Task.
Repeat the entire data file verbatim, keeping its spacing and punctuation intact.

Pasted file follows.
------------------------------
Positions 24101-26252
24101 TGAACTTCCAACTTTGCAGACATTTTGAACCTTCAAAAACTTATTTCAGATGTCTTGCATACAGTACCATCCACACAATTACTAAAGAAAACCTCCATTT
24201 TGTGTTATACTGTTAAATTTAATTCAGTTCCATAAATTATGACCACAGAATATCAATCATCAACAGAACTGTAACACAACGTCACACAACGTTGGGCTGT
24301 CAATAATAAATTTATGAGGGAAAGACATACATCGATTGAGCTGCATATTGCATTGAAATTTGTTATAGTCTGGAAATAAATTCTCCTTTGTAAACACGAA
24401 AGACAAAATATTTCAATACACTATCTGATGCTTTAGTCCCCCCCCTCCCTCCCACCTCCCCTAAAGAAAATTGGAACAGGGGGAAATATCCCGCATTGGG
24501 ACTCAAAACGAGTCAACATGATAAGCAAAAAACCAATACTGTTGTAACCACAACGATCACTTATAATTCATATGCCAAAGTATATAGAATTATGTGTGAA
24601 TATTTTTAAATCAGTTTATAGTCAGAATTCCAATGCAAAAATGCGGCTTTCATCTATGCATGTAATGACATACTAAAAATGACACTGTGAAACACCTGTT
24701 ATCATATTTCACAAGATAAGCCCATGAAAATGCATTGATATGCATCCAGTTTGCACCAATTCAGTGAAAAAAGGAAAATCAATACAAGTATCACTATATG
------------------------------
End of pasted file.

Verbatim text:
Positions 24101-26252
24101 TGAACTTCCAACTTTGCAGACATTTTGAACCTTCAAAAACTTATTTCAGATGTCTTGCATACAGTACCATCCACACAATTACTAAAGAAAACCTCCATTT
24201 TGTGTTATACTGTTAAATTTAATTCAGTTCCATAAATTATGACCACAGAATATCAATCATCAACAGAACTGTAACACAACGTCACACAACGTTGGGCTGT
24301 CAATAATAAATTTATGAGGGAAAGACATACATCGATTGAGCTGCATATTGCATTGAAATTTGTTATAGTCTGGAAATAAATTCTCCTTTGTAAACACGAA
24401 AGACAAAATATTTCAATACACTATCTGATGCTTTAGTCCCCCCCCTCCCTCCCACCTCCCCTAAAGAAAATTGGAACAGGGGGAAATATCCCGCATTGGG
24501 ACTCAAAACGAGTCAACATGATAAGCAAAAAACCAATACTGTTGTAACCACAACGATCACTTATAATTCATATGCCAAAGTATATAGAATTATGTGTGAA
24601 TATTTTTAAATCAGTTTATAGTCAGAATTCCAATGCAAAAATGCGGCTTTCATCTATGCATGTAATGACATACTAAAAATGACACTGTGAAACACCTGTT
24701 ATCATATTTCACAAGATAAGCCCATGAAAATGCATTGATATGCATCCAGTTTGCACCAATTCAGTGAAAAAAGGAAAATCAATACAAGTATCACTATATG